Content that incites others to harass or threaten individuals on or off YouTube. Content that encourages abusive fan behavior such as doxxing, dogpiling, brigading, or off-platform targeting. Content making implicit or explicit threats of physical harm or destruction of property against identifiable individuals. Videos violating other users' privacy or infringing on other users' rights will be removed from the site.
Harassment includes but is not limited to: threatening or harassing words and images; posting another user's personal information (such as their phone number or email address); sending unwanted messages (such as spam) to others; creating multiple accounts to post abuse or distract from it being watched/read by other users.
If you think something violates our rules, please use the report button found on every video page. Users can also send us confidential tips via private message. We will get back to you within 24 hours.
If a video is reported for serious misuse, such as predatory behavior, an account may be instantly deleted. YouTube videos that have been reported for harassment, impersonation, or bigotry can also be removed without a strike or warning. Videos that include copyrighted material remain on the site but use of its reporting system allows other users to flag them as inappropriate.
Reports do not normally result in action until they have been viewed by at least one person. Once this has occurred, if you continue to report the same video, we'll assume that you are not interested in hearing more about it and will not count your reports against your channel's limit.
There are two ways to report videos: via email or directly on YouTube. To send a report through email, click on the down arrow next to the video and select "Report video." You can optionally include a note explaining why you are reporting the video. YouTube will then send an email to the account holder listed in the YouTube user interface with a link to the report page.
You can also report videos by clicking on the three dots icon next to the video and selecting "Report video." This method is generally used when someone has posted a video you believe violates YouTube's guidelines but you want to file your own report separately from theirs.
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In essence, three Community Guidelines strikes or three copyright strikes is what automatically terminates a channel. Youtube can also block channels without anybody reporting the channel in issue. According to Google, this happens "when multiple users report the channel for spammy behavior."
The number of reports doesn't affect whether or not your channel will be blocked. Rather, it determines how quickly Youtube will remove you from its platform.
Channels can receive three copyright strikes within 24 hours of each other and still be online. However, if the fourth strike occurs after 12 months have passed since the third strike, then that channel will be terminated.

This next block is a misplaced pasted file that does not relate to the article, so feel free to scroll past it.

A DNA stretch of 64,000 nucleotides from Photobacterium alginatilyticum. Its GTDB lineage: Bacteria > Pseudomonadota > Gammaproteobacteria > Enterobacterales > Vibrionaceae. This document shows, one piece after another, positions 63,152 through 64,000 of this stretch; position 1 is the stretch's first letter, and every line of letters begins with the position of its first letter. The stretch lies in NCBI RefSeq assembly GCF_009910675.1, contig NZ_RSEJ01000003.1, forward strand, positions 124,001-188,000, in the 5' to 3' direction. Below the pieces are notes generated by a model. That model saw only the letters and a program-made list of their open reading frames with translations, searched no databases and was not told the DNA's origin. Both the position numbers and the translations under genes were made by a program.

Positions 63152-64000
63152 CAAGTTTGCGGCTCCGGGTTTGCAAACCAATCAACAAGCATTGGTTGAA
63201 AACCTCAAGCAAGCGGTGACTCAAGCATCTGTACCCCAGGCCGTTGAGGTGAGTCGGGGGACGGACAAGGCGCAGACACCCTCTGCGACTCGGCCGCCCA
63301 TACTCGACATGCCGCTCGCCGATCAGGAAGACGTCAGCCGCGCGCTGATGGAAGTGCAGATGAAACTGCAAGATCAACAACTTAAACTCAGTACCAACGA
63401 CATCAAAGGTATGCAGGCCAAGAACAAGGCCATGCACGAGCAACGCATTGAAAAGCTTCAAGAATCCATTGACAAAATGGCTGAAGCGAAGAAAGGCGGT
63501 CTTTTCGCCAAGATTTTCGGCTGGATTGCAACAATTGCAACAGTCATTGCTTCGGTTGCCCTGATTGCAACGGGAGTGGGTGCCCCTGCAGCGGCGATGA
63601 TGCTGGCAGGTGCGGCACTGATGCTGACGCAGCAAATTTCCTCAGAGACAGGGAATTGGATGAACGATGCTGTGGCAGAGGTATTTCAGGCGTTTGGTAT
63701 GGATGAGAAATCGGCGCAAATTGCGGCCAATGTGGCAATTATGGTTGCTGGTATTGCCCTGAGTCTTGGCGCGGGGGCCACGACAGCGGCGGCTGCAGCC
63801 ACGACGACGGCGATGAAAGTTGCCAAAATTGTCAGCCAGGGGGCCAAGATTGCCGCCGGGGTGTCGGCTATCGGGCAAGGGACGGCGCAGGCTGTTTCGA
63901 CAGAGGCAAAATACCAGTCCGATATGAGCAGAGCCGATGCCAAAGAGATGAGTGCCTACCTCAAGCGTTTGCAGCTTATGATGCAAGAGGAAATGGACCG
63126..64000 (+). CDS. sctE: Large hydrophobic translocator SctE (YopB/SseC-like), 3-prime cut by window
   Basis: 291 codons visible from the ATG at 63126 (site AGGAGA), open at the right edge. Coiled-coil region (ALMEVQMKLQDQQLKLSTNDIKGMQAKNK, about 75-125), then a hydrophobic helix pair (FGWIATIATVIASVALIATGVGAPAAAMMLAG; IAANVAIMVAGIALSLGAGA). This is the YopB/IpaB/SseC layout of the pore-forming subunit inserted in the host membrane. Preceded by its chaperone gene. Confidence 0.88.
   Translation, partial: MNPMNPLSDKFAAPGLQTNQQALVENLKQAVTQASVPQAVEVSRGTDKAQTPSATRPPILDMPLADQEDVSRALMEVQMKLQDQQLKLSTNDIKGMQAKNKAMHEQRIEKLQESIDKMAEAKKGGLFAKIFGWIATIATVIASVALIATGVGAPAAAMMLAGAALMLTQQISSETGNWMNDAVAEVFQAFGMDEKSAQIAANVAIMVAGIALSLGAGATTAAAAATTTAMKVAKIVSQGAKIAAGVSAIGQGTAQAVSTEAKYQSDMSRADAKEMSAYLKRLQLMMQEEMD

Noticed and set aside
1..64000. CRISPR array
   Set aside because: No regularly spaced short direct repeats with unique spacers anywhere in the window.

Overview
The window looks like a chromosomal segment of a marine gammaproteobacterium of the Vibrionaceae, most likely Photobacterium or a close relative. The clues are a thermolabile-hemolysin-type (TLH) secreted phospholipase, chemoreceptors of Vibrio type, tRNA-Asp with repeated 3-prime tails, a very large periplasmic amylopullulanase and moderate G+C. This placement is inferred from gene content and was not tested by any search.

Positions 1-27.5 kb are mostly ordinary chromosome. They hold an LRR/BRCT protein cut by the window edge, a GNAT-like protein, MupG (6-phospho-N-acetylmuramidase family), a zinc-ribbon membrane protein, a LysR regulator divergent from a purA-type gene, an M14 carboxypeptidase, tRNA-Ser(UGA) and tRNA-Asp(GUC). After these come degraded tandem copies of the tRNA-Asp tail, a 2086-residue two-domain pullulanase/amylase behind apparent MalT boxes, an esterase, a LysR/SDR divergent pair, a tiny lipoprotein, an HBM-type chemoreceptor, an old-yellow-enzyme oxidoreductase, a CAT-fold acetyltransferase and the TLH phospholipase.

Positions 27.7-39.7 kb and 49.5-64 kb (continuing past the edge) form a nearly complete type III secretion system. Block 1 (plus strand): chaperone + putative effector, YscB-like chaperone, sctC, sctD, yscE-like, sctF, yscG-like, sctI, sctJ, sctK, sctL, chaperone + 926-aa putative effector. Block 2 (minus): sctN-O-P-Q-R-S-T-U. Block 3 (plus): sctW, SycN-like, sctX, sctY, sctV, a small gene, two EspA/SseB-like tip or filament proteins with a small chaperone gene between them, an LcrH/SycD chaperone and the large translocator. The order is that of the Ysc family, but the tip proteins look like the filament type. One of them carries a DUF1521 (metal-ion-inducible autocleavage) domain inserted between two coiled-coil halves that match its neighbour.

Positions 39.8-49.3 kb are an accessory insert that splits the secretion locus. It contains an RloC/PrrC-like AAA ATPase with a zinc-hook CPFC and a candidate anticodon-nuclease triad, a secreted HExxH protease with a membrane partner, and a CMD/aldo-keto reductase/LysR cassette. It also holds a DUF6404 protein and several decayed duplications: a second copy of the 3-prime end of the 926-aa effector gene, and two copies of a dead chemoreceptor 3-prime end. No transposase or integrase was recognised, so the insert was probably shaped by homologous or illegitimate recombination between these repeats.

Here's how many people need to report you before your channel gets terminated: one report from any user will result in your channel being reviewed by Youtube's community team. If the community team feels like you've violated their guidelines, they can choose to disable your account or send you notification to change your behaviour. If you continue to break rules, another user could report you again. The more reports your channel receives, the closer you are to getting terminated.
In conclusion, you could get banned from YouTube with just one video that violates one of its terms of service. Even if you edit your video and make sure it doesn't repeat itself again, you might still get reported.
Content demonetization, often known as the "Adpocalypse" by content creators, is the process by which content providers are denied paid adverts in their YouTube videos. As a result, they are refused revenue and their earnings on the video-hosting platform are diminished. The aim of this policy is to allow Google to improve the quality of its service for its users.
Here's how it works: You upload a video that gets flagged for containing ads. You then receive an email from YouTube stating that your video has been labeled as "demonetizable content". From here on out, any user who tries to monetize their video will see this message appear on top of it.
YouTube claims that videos containing adult content or copyrighted material are more likely to be targeted for demonetization. However, many popular YouTubers have found ways around this restriction by creating "mirror videos", which are identical to their original videos except for some small changes such as changing the language or replacing some images with ones from other sources. For example, one user created a mirror version of Taylor Swift's video for "Bad Blood" where all references to brands were replaced with words like "censorship" and "free speech". This video received over 1 million views without being detected by YouTube's machine learning software.
Because of the risk of losing income, many creators try to find alternative ways to fund their videos.